Villanova basketball is entering a new era under head coach Kyle Neptune. While a strong returning core boosts the Wildcats’ floor, a promising freshman class can set a high ceiling.
Few college basketball programs have been as successful as Villanova over the past decade. The Wildcats’ trophy closet includes two national championships (2016 and 2018) and seven of the last eight Big East regular-season titles. However, a changing of the guard recently commenced. Hall of Fame head coach Jay Wright, fresh off his fourth Final Four appearance, elected to retire this offseason. He handed the reins of the thriving Villanova program to longtime assistant Kyle Neptune, who spent this past season at Fordham.
Coach Neptune, 37, exceeded expectations in his one season as Fordham’s head coach but is now entering an entirely different situation. Instead of guiding Fordham’s slow rebuilding project, he is at the helm of a “new blueblood” seeking a reload following major departures. Villanova lost Jermaine Samuels and Collin Gillespie this offseason and Justin Moore’s status for 2022-23 is also up in the air after an Achilles injury. Caleb Daniels, Brandon Slater and Eric Dixon are the main healthy returners from last season’s core.
Yet, despite heavy losses and the need to replace a Hall of Fame head coach, Villanova is still pegged to be a preseason nationally ranked team. The Wildcats are currently projected as the No. 18 overall squad in Heat Check CBB’s way-too-early Top 25. Why? Because Coach Neptune accomplished a very important feat just a week into taking the top job at Villanova by securing reaffirmed commitments from an elite group of freshmen.
Instead of falling into a possible rebuild in Year 1, Neptune executed Wright’s planned reload. The No. 20 overall recruiting class in the country is sticking with the ‘Cats. Now, that three-man class, coupled with a prototype ‘Nova guard coming off a redshirt, will guide the new era in Philly.
The crown jewel: Cam Whitmore
Every strong recruiting class features one player who stands above the rest. And while setting expectations based on recruiting rankings is a slippery slope, Villanova’s top-rated newcomer feels like a slam dunk to be a collegiate star. Cam Whitmore, a 6-6 wing out of Maryland, heads to Villanova this season as a decorated prospect. The five-star recruit is the third-highest-rated player to ever commit to Villanova per 247Sports. He is also fresh off a tremendous high school career that preceded dominant performances in showcase events.
Whitmore stood out amongst his fellow elite peers at both the Nike Hoop Summit and McDonald’s All-American Game. He recorded 19 points in each showcase event while also stuffing the stat sheet in other areas. He is a human highlight reel with All-Big East and one-and-done potential (projected No. 11 pick in ESPN’s early 2023 Mock Draft).
Whitmore is one of the most explosive athletes joining college basketball next season. He is a terror in transition with excellent ball-handling and fearlessness when attacking the basket. He defines the term “rim pressure” as an attacking guard. In addition, his blossoming playmaking makes him all the more dangerous off the dribble.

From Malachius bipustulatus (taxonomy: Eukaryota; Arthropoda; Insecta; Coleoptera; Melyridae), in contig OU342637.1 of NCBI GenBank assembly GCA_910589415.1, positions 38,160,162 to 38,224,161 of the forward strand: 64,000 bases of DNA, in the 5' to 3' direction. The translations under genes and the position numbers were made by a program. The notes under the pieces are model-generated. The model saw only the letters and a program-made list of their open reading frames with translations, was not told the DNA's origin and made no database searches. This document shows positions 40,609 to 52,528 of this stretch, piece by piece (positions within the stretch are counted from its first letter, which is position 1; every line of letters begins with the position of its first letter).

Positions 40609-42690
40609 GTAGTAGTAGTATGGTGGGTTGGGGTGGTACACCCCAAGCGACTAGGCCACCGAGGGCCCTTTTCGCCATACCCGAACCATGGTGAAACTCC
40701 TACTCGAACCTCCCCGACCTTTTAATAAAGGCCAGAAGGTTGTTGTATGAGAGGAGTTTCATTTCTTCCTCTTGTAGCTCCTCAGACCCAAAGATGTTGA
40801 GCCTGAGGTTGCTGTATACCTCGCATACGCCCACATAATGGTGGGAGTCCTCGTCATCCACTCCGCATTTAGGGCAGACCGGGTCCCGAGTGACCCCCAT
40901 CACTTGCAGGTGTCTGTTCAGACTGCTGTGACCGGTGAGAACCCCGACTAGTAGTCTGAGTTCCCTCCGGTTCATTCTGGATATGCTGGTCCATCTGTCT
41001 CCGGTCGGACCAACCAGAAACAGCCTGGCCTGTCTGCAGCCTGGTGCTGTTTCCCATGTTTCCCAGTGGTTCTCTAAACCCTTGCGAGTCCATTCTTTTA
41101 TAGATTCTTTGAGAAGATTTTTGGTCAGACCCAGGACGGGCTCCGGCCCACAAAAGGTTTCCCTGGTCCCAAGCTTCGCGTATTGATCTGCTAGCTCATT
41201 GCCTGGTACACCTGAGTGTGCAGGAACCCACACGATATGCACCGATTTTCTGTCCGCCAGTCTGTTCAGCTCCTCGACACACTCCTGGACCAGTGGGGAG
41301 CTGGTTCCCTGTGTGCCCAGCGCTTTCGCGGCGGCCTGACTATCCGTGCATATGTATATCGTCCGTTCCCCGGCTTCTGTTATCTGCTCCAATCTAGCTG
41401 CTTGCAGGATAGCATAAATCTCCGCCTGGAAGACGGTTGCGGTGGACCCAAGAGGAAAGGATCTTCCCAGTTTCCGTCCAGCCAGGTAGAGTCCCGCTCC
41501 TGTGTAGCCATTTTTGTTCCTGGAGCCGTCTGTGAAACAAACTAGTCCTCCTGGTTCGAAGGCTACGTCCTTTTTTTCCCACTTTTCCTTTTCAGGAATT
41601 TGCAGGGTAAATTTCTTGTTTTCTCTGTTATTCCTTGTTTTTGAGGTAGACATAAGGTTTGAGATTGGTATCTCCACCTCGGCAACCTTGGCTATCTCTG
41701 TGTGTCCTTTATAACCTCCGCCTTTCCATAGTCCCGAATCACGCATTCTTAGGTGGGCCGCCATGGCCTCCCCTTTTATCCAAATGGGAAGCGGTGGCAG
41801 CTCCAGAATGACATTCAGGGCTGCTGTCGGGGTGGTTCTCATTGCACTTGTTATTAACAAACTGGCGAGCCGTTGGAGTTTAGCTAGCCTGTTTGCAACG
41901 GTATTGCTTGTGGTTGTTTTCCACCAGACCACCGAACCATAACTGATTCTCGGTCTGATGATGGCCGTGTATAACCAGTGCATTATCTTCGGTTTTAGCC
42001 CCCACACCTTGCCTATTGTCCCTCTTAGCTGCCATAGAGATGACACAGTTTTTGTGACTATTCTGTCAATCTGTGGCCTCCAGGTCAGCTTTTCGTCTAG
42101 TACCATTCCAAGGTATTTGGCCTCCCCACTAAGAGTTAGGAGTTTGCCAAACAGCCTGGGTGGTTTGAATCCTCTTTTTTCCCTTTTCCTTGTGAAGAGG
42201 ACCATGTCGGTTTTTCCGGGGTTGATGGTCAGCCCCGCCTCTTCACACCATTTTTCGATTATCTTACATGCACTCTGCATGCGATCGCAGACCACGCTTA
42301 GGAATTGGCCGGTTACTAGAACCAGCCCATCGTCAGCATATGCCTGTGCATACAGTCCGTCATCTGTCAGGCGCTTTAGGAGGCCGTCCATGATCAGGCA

One of the biggest challenges for incoming freshmen is adjusting to the physicality of college basketball. With Whitmore’s strong build and explosive athleticism, though, his game should instantly translate to results. He is expected to immediately join Villanova’s starting lineup alongside Caleb Daniels. With Daniels as a sniper and Whitmore’s slashing ability, the Wildcats will feature an elite wing duo who complement each other.
Whitmore is furthering his status as a member of USA’s FIBA U18 Team this summer as well.
Is Mark Armstrong the heir in the backcourt?
Whitmore is not the only incoming Wildcat taking the court at the FIBA U18 Americas Championship this summer, though. Four-star recruit Mark Armstrong also made the cut and figures to be a major part of Coach Neptune’s rotation next season. He is another plus athlete who can thrive in transition. Villanova tended to play slow under Coach Wright but its tempo sliders might need an adjustment in ‘22-23; Whitmore and Alexander give Villanova one of its most athletic duos in recent memory.
Villanova’s backcourt is arguably its biggest question mark for next season following substantial losses. Two-time Big East Player of the Year Collin Gillespie’s graduation was the biggest blow. The unforeseen concern revolves around Justin Moore’s health; he tore his Achilles in the Elite Eight last season and his status for 2022-23 is unknown. If he is not able to go for much of the season, Armstrong might not only be thrust into big minutes but a possible starting role.
Armstrong, like Whitmore, will add a significant athleticism to Villanova’s rotation. The 6-3 two-way guard boasts tremendous bounce that looks like he is floating at the rim. He also features a tight handle, can score from outside, and oozes craftiness. While not a pure point guard by trade, Armstrong is showing out as a playmaker thus far at the FIBA U18 Americas Championship, dishing 15 assists to only four turnovers in three games. Considering Villanova’s program reputation for ball movement and security, Armstrong appears ready to fit in.
Br3ndan Haus3n: The next floor-spacer